For decades the Lawrence Bloomberg Faculty of Nursing has been a leader in graduate education. This fall, the Faculty of Nursing has expanded its rigorous academic programming and welcomed its first cohort of students into the inaugural Doctor of Nursing (DN) program, a first-of-its kind in Canada.
“This is an exciting time for the Faculty, the University, and for nurses in leadership,” says Linda Johnston, dean of the Lawrence Bloomberg Faculty of Nursing and a leader in the development of the DN program.
“We have recognized an appetite for doctoral education, among nurses in clinical and educational leadership roles, both here in Canada and around the world.”
Different from the traditional Doctor of Philosophy (PhD), the DN program offers nurses in leadership and executive positions a doctoral education that teaches them to apply new knowledge into practice, education, and policy, much-needed skills in a fast-paced and technologically evolving health care and education system.
To develop and execute their dissertation, students will be provided with a strong foundation in implementation science, which specifically focuses on how newly generated knowledge from research can be applied in real-world clinical and educational settings.
“There is often a gap between what we know, and what we do in practice,” says Bonnie Stevens, professor at the Lawrence Bloomberg Faculty of Nursing, and co-developer of the DN program. Stevens will be teaching a course on implementation science that focuses on evaluating strategies for implementing and disseminating new knowledge and engages students in the development of a knowledge translation plan teaching them how to execute that plan to targeted audiences and with multiple partnerships.
“My interest in knowledge translation came from my own frustrations at seeing research not used in practice settings,” says Stevens who is also associate chief of nursing research at The Hospital for Sick Children, and researches interventions for treating acute pain in infants and children. “Through the DN program, we have an opportunity to strengthen leadership capacity in nurses within clinical practice and education. This is a really strong group of students to do that with,” says Stevens. “I’m excited about the possibilities.”
Andrew McLellan was part of the focus group for the DN program over five years ago and is now one of the first students to take part in the newly launched doctoral degree. He has taught at the University of Sierra Leone and University of Zimbabwe and has a keen interest in strengthening health systems around the world through nursing education. Currently in Tanzania, where he is a lecturer at Muhimbili University of Health and Allied Sciences as well as a teacher at the University of Global Health Equity in Rwanda, McLellan is looking forward to enhancing his knowledge as a nursing educator and developing improved ways to implement competency-based education models.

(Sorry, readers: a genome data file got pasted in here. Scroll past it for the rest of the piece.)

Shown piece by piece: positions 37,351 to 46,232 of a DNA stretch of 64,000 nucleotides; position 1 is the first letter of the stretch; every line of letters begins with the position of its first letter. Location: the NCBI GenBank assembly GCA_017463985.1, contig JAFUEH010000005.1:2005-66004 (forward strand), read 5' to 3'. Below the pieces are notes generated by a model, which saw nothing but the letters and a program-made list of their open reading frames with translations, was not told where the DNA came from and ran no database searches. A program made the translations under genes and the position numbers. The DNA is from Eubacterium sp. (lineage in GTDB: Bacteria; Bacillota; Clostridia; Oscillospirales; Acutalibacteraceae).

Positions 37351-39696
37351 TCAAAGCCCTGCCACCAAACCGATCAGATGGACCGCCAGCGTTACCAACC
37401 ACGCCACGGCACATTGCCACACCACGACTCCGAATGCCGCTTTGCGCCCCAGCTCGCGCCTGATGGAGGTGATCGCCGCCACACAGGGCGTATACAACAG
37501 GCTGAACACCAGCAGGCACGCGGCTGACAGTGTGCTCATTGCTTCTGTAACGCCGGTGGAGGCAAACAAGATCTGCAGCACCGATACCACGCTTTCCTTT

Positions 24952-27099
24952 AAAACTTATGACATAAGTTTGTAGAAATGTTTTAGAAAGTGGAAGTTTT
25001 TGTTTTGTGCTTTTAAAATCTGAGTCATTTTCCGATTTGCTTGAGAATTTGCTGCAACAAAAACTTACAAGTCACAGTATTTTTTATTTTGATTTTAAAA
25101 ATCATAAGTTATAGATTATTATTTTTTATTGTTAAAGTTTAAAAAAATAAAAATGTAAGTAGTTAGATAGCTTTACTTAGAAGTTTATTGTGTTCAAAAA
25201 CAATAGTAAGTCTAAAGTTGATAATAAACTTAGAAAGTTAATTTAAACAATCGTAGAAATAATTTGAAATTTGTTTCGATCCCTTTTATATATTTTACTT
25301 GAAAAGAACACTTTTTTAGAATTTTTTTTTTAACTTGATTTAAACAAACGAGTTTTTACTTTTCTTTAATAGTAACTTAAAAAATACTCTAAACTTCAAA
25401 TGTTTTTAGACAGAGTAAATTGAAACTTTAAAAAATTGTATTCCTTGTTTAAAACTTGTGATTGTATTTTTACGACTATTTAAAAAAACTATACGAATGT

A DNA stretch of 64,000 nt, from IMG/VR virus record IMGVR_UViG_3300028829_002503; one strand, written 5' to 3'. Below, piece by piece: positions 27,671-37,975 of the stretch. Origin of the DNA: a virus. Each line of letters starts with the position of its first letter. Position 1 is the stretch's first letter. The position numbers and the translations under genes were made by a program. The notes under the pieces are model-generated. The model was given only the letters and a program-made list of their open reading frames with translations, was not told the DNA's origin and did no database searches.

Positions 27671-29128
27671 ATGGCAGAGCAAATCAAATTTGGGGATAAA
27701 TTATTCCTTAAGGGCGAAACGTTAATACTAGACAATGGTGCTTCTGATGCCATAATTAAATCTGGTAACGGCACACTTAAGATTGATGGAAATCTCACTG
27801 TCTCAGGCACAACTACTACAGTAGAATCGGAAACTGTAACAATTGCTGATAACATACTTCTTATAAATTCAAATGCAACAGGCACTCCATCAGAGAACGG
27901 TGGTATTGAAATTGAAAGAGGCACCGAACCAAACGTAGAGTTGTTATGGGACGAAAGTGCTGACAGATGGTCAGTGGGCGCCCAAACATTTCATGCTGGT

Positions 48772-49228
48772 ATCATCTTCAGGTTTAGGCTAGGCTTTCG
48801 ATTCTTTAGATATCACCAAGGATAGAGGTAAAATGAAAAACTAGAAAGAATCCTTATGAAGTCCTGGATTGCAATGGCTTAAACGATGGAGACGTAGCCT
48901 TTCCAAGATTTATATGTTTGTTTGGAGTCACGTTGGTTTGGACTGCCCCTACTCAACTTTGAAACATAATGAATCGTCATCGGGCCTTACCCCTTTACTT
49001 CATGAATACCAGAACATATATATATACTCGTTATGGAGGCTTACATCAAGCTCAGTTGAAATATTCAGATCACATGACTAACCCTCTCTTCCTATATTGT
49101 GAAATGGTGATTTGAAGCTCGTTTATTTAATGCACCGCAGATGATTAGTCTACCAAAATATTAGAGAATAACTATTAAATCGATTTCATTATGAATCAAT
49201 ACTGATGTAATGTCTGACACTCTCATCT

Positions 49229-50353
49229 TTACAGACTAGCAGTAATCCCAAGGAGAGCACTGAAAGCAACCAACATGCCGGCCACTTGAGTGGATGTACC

“I have seen the pitfalls of lecturer- focused or content-based education, rather than competency and student-centered curricula,” says McLellan who is also an adjunct lecturer at the Lawrence Bloomberg Faculty of Nursing and graduate of the Master of Science in Nursing program at the University of Ottawa. “There can be a theory to practice gap, where the theoretical knowledge gained by students in the classroom meets barriers to its application in the student’s clinical learning environment.”
McLellan will examine barriers to implementing a competency-based curriculum as part of his ongoing doctoral work in the DN program. As a nurse practitioner and nurse educator, he feels strongly that nurses should consider leadership roles within their health care organization but also as clinical experts and educators.
“Nurses are the largest health care worker group in every health system, they are the ones providing that direct care to the patient. Getting their perspective and building their leadership capacity so that they can be a part of designing health systems is key to improving health care globally,” says McLellan.
Nikki Marks who is also one of the new students in the DN cohort, has long been focused on improving the health and quality of life for her patients who receive lung transplants. As an advanced practice nurse, Marks is hoping to explore how people can self-manage their care following solid organ transplants using technology that incorporates a patient’s entire care team, an idea that first came to light during the COVID-19 pandemic.
Throughout the pandemic, Marks worked with a number of colleagues at University Health Network, and she witnessed different models of care being employed by nurses to help patients manage their illness particularly once they were discharged. She was also involved in co-creating a program for patients diagnosed with COVID, that used biometric monitoring via video or phone, so that patients could remain isolated but stay connected with their care team and community partners.
“It struck me that so many of the nurses I was working with had amazing ideas to help people,” says Marks who is also a graduate of the Master of Nursing program. “It made me want to explore how as a nurse, I could have a larger impact on the care of patients. In my practice environment there is a lot of focus on medical research with physicians as team leads, but I think nurses could and should be leading too.”
For Marks, the DN program offers that perfect balance of enabling her to work on leadership competencies, create and implement innovative ways of caring for patients, and also continue to work as a nursing leader.
“With a Doctor of Nursing (DN) I’m going to be able to lead with focus,” says Marks “and help nurses investigate and demonstrate how they can have an impact on health at all levels.”